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Tax Credits vs. Tax Deductions: What's the Difference?

Written by Eva Rosenberg on March 26, 2015 in Tax  |   1 comment

When it’s time to file taxes, navigating the world of tax credits and tax deductions can be confusing. They seem similar, yet they work differently. How do you know what to claim? What will save you the most money? The Basics: What’s the difference between…

Tax Credits vs Tax Deductions Whats the DifferenceWhen it’s time to file taxes, navigating the world of tax credits and tax deductions can be confusing. They seem similar, yet they work differently. How do you know what to claim? What will save you the most money?

The Basics: What’s the difference between tax credits and tax deductions?

Tax credits reduce your actual tax liability—the amount you owe to the IRS—dollar for dollar, while tax deductions reduce your taxable income—how much taxable income you claim.

With tax credits, $1 in tax credits is worth $1 off what you owe in taxes. With deductions, $1 in deduction can only be worth $0.396, the highest IRS tax rate as of 2014.

Here’s an example: If you made $50,000 last year and deducted $5,000 in mortgage interest payments for the year, you can reduce your taxable income to $45,000 and only pay taxes on that amount. Because you’re in the 15 percent tax bracket, that deduction is worth $750 ($5,000 x 15 percent). If you were in the 35 percent tax bracket, that same $5,000 would be worth $1,750 ($5,000 x 35 percent).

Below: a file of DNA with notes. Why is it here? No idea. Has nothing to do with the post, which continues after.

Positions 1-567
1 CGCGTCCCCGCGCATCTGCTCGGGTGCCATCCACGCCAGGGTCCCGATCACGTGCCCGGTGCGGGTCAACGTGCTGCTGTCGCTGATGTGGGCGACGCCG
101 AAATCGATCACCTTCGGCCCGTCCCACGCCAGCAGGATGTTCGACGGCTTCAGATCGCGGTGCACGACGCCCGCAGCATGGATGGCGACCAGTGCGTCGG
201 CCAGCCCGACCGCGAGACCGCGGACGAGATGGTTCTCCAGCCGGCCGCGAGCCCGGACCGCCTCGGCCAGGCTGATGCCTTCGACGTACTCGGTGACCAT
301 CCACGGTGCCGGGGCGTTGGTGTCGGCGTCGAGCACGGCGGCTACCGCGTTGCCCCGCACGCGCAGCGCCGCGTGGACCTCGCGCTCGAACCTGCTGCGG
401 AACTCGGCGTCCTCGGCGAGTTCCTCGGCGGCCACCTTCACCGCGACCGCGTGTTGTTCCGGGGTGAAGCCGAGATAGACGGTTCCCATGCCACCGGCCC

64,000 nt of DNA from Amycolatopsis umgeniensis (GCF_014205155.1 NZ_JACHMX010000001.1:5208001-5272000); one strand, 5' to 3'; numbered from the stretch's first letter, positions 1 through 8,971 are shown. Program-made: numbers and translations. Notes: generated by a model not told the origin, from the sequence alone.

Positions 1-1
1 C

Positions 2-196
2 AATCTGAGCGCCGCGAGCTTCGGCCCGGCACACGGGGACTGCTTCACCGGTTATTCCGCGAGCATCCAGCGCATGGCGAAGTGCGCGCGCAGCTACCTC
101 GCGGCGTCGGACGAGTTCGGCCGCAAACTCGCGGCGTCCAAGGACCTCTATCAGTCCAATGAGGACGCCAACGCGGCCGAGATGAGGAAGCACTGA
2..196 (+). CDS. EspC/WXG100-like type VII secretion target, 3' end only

If, on the other hand, you claim a tax credit—the $2,500 American Opportunity Tax Credit, for example—you will owe the IRS $2,500 less, depending on your income. (Some tax credits are reduced once your income passes a certain level.)

Are all tax credits the same?

Some tax credits are refundable, which means that if the credit reduces your tax liability to zero, you may be able to get money back. For example, according to the IRS, if taking the American Opportunity Tax Credit means you will owe nothing in taxes, you can have 40 percent of the remaining credit (up to $1,000) refunded to you.

Tax credits can also reduce or eliminate the Alternative Minimum Tax (AMT), a parallel tax system created to ensure the wealthy pay enough in taxes. Additionally, refundable tax credits may reduce or completely eliminate self-employment taxes.

If you can claim certain tax credits, such as the Foreign Tax Credit, the Prior Year Minimum Tax Credit, or the Adoption Credit, you can then carry them forward to future years. For example, if your tax liability is $9,000 in a given year and you claim an $11,000 Adoption Credit, the $2,000 difference is not refunded to you. Instead, you can claim the $2,000 in another tax year for up to five years going forward.

Unlike deductions, you don’t have to itemize to use tax credits. They come into play after you’ve reported all of your income and deductions on your tax form.

What do you need to know about tax deductions?